CFTC seeks further comment on retail FX
I’ve met some animals in my time in FX, so it always makes sense to me that retail FX should be covered by the Farm Bill in the US, which was passed back in May 2008. Anyway, the bill’s sponsor, the US Commodity Futures Trading Commission (CFTC), has decided it needs to take things further.
The CFTC is now proposing further measures, including registration, disclosure, recordkeeping, financial reporting, minimum capital and other operational standards. Specifically, the proposed regulations would require the registration of counterparties offering retail foreign currency contracts as futures commission merchants (FCMs) or retail foreign exchange dealers (RFEDs), a new category of registrant created by the Farm Bill.
Perhaps the most important new proposal is that FCMs and RFEDs will be required to maintain net capital of $20 million plus 5% of the amount by which liabilities to retail FX customers exceed $10 million. The CFTC is also suggesting that retail clients will be limited to 10% margins. Retail service providers have 60 days to respond to the proposals but they have already expressed their fears through a new body, the Foreign Exchnage Dealers’ Coalition (FXDC). This represents FXCM, GFT, Oanda, IBFX, Gain Capital, FX Solutions, FXDD, PFG Best and CMS Forex.
“Over the past decade the domestic retail foreign exchange industry has enjoyed a tremendous growth spurt and its prospects going forward are more promising than perhaps in any other sector of financial services. However, the CFTC’s recent rule proposal, which would limit customer trading leverage to 10 to 1, would be a crippling blow to the industry and drive it offshore into the hands of foreign competitors. Even worse, it would encourage fraud both at home and abroad as customers seeking to trade retail forex would have no other legitimate domestic alternative,” the FXDC warns.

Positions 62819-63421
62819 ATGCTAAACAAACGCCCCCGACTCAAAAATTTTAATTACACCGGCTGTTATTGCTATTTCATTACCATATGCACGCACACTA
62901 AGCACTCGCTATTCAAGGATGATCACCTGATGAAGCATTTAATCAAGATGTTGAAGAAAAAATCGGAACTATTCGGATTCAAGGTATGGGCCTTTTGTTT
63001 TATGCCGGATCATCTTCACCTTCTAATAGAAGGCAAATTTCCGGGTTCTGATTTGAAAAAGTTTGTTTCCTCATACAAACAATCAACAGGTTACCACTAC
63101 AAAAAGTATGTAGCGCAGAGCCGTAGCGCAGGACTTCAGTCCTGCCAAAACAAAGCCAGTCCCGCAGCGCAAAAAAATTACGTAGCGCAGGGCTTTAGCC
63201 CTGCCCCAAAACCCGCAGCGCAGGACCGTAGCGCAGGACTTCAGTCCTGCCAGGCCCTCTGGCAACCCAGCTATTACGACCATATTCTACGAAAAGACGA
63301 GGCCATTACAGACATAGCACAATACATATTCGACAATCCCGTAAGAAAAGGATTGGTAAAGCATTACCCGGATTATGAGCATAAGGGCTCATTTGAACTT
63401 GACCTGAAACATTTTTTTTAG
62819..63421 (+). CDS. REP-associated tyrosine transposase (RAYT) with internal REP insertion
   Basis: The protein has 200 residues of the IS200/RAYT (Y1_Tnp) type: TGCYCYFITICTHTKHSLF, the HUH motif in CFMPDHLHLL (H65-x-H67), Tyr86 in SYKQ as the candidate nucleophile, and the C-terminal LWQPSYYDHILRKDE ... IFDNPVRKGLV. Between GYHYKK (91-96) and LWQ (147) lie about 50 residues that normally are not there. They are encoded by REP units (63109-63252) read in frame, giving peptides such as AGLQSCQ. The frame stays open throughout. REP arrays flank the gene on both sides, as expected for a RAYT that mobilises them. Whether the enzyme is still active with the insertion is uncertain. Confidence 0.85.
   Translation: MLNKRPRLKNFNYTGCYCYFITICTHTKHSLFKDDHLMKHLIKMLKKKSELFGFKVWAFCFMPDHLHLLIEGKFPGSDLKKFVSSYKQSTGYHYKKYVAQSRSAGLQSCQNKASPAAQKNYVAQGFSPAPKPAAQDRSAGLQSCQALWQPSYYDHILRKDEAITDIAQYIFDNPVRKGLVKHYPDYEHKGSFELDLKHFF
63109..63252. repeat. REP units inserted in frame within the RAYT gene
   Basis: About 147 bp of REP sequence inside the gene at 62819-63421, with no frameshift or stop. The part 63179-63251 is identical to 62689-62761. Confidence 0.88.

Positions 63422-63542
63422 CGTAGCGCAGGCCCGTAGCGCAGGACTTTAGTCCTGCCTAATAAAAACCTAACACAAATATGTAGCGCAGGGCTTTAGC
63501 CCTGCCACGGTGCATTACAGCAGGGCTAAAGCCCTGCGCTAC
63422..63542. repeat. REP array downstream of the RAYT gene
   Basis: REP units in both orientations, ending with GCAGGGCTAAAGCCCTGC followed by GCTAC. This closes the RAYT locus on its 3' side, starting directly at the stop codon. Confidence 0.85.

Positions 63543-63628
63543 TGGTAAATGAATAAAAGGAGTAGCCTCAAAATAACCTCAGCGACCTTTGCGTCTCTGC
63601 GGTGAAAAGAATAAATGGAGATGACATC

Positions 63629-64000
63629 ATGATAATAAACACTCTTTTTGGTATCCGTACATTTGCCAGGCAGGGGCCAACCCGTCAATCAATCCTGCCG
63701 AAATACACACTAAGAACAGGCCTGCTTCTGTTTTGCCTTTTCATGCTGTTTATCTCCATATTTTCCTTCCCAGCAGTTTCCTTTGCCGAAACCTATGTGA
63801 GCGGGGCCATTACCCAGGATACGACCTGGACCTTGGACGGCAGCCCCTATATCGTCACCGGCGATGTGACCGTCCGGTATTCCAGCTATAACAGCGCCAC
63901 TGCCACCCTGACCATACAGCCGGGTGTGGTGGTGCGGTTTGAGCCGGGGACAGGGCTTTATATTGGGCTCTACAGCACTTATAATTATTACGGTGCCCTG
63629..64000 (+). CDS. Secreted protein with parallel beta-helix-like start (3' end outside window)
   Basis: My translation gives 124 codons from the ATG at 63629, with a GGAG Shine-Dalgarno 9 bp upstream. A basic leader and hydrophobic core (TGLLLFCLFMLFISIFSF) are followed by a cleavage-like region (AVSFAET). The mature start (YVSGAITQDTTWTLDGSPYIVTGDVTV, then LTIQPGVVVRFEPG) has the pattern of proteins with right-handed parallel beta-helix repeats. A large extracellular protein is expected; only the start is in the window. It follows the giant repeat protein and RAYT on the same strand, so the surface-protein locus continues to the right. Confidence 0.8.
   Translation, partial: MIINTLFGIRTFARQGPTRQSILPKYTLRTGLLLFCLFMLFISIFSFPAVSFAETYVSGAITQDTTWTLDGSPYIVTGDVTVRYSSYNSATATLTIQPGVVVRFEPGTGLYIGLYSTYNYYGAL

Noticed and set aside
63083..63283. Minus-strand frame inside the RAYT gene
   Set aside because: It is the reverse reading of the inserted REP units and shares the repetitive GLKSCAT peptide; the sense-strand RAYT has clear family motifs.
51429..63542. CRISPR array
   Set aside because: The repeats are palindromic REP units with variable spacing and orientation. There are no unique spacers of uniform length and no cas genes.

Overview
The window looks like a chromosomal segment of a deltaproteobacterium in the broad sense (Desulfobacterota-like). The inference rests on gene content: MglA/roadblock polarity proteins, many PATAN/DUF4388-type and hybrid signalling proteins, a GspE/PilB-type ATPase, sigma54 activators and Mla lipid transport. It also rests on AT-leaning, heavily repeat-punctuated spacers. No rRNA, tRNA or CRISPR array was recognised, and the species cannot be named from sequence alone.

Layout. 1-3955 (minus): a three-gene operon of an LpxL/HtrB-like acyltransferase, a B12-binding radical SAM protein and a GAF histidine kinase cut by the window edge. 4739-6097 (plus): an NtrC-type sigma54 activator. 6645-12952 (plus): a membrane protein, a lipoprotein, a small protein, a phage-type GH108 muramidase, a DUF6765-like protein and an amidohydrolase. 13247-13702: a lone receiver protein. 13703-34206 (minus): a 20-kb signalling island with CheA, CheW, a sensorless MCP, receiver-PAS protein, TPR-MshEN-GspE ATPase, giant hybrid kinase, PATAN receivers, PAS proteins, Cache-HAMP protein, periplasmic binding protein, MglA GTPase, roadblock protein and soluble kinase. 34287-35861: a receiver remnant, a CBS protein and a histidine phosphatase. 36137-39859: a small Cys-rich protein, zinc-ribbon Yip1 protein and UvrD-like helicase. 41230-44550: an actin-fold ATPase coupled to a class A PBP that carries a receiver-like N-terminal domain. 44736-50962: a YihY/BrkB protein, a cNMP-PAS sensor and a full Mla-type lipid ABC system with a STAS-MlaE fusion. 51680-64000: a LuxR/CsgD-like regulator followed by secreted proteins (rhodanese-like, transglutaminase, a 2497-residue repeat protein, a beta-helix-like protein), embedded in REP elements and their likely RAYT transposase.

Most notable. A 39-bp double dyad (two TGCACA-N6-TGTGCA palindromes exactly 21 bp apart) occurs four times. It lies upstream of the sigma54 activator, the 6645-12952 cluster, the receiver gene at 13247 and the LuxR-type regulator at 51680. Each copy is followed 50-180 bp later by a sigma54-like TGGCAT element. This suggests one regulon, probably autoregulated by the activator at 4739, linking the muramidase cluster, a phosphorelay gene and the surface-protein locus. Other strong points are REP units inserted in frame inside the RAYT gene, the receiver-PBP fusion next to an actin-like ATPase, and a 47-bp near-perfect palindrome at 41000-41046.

It adds: “Today the US retail forex industry can boast hundreds of thousands of live accounts. Should the 10-to-1 leverage rule be adopted 90% of those accounts can be expected to go offshore. And the first place they’ll go is to the United Kingdom where customers can trade with leverage as high as 200-to-1.”
The FXDC concludes: “The case against the 10 to 1 leverage rule is clear. The rule will be a boon to foreign forex dealers (both regulated and unregulated) who will grow entirely at the expense of retail forex dealers in the United States. Thousands of high paying jobs will be lost and the potential for tens of thousands of more jobs will forever vanish as well. Consumers will be hurt and more vulnerable to fraud. And the United States will toss away one of the most promising export industries that it has, all in the midst of 10% unemployment. There is no good reason that this should be so.”